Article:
Historic snow and a heat wave? That’s what a downright loopy jet stream pattern is bringing to large parts of the United States.
Parts of the Northern Rockies are bracing for what the National Weather Service in Missoula, MT is describing as an “historic winter storm this weekend,” with up to five feet of snow forecast. (Click on the graphic above for details.)
Although this part of the United States is no stranger to early autumn snow, it’s not usually measured in feet.
Meanwhile, parts of the U.S. East Coast are continuing to experience temperatures well above normal for this time of year — and conditions are forecast to heat up even more, potentially to record-high levels next week.
With a stubborn “heat dome” parked overhead, the Southeast has already been enduring one of its hottest Septembers on record. And the strength of the dome is forecast to intensify next week to a point that occurs just one day every 10 to 30 years during this time of year, according to an analysis by meteorologist Rob Elvington of WAAY TV in Huntsville, AL
This graphic helps explain what’s going on:
The orange line traces the forecast path of the jet stream for Sunday, Sept. 30. (I pulled that forecast on Friday the 27th — it may have changed a bit by the time you’re reading this.) That path is, in a word, all loopy.
To be more precise, it features big north-south bends. And it’s those bends that have formed the set-up for the weird weather extremes.
Note how the jet stream plunges in a deep southward bend over western Canada and the northern U.S. Rockies. That is allowing cold air to drop south.
The big dip in the jet stream has also energized a low pressure system that began near the Four Corners region. Add in copious moisture the loopy jet is helping to pump to the north, and you have, in the words of Washington Post meteorologist Matthew Cappucci, “a virtual snow-making machine as the ingredients gel Saturday night and Sunday.”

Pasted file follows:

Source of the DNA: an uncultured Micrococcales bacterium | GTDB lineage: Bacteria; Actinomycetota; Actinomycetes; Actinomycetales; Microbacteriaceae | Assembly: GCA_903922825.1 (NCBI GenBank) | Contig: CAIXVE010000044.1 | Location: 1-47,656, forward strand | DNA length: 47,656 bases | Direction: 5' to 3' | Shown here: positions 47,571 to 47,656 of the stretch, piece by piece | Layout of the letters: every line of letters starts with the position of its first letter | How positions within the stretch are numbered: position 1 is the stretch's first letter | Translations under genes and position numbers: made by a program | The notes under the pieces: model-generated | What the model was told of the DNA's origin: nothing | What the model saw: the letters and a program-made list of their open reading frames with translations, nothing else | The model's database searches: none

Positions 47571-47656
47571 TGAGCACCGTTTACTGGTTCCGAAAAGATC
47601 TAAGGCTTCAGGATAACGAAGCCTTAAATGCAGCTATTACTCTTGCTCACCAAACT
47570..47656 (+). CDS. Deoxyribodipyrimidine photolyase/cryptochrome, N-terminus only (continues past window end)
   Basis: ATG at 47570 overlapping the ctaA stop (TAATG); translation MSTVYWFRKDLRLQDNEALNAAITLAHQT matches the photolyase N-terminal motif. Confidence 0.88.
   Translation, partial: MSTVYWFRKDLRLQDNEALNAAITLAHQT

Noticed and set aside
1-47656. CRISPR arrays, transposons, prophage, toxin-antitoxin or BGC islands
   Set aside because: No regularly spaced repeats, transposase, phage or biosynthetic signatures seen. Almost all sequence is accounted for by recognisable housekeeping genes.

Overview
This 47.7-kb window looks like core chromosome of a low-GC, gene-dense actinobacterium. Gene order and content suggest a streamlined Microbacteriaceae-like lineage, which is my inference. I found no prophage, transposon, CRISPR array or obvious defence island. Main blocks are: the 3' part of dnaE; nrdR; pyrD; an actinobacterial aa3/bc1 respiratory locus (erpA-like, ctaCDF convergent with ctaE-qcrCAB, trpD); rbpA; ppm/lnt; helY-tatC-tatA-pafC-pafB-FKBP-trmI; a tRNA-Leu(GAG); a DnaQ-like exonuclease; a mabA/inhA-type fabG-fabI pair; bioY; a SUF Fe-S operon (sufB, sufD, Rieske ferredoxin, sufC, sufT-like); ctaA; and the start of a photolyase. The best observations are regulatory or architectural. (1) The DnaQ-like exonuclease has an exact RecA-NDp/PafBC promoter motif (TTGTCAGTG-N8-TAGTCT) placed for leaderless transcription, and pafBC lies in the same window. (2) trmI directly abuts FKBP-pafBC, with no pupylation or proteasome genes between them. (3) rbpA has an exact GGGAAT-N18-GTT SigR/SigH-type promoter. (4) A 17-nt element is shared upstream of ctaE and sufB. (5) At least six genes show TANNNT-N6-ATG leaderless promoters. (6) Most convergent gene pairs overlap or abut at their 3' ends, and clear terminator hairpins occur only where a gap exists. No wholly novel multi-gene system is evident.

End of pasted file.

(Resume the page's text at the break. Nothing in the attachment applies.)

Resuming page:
Meanwhile, see how the jet stream bends far to the north above the Great Lakes and Maine? That is allowing very warm air to invade from the south. The heat dome sits within that persistent upward bend.
Back in May of this year, wild weather contrasts ranging from violent thunderstorms to abnormal cold and snow were gripping large parts of the United States. At the time, I reported on links between a wavy jet stream and these extremes:
As humankind’s emissions of heat-trapping greenhouse gases have warmed the planet, the heating has not been uniform. Warming in the Arctic has been at least twice as pronounced as in the lower latitudes. This means the difference in temperature between the regions is not as less than it once was.
Mounting scientific evidence shows that this has caused the jet stream to behave more and more like a lazy stream flowing across the plains, with an increasing frequency of persistent big meanders — just like those we’ve been seeing this week, and earlier in the year as well.
That behavior has been linked by researchers to extreme wintry weather during the cold months, and dramatic heat waves during the summer. But the linkages during spring and fall are not all that clear.
Overall, emissions of greenhouse gases into the atmosphere have caused increases in high temperature extremes and extreme precipitation events around the world, according to the most recent U.S. National Climate Assessment. And the United States itself has not been immune to that trend. Far from it.
As the graphic above shows, the contiguous United States has seen a rising trend in the percentage of the region experiencing daily high temperatures that are much above normal. A similar rising trend has occurred in the percentage of the United States with a much greater than normal proportion of precipitation derived from extreme one-day precipitation events.
At this point, it would be inappropriate to directly attribute both the developing northern Rockies early autumn snow storm, and the Eastern heat wave, to human-caused climate change. That kind of direct attribution takes detailed scientific detective work after the fact.
But what we’re seeing is part of a broader trend that research increasingly links to our influence on the climate.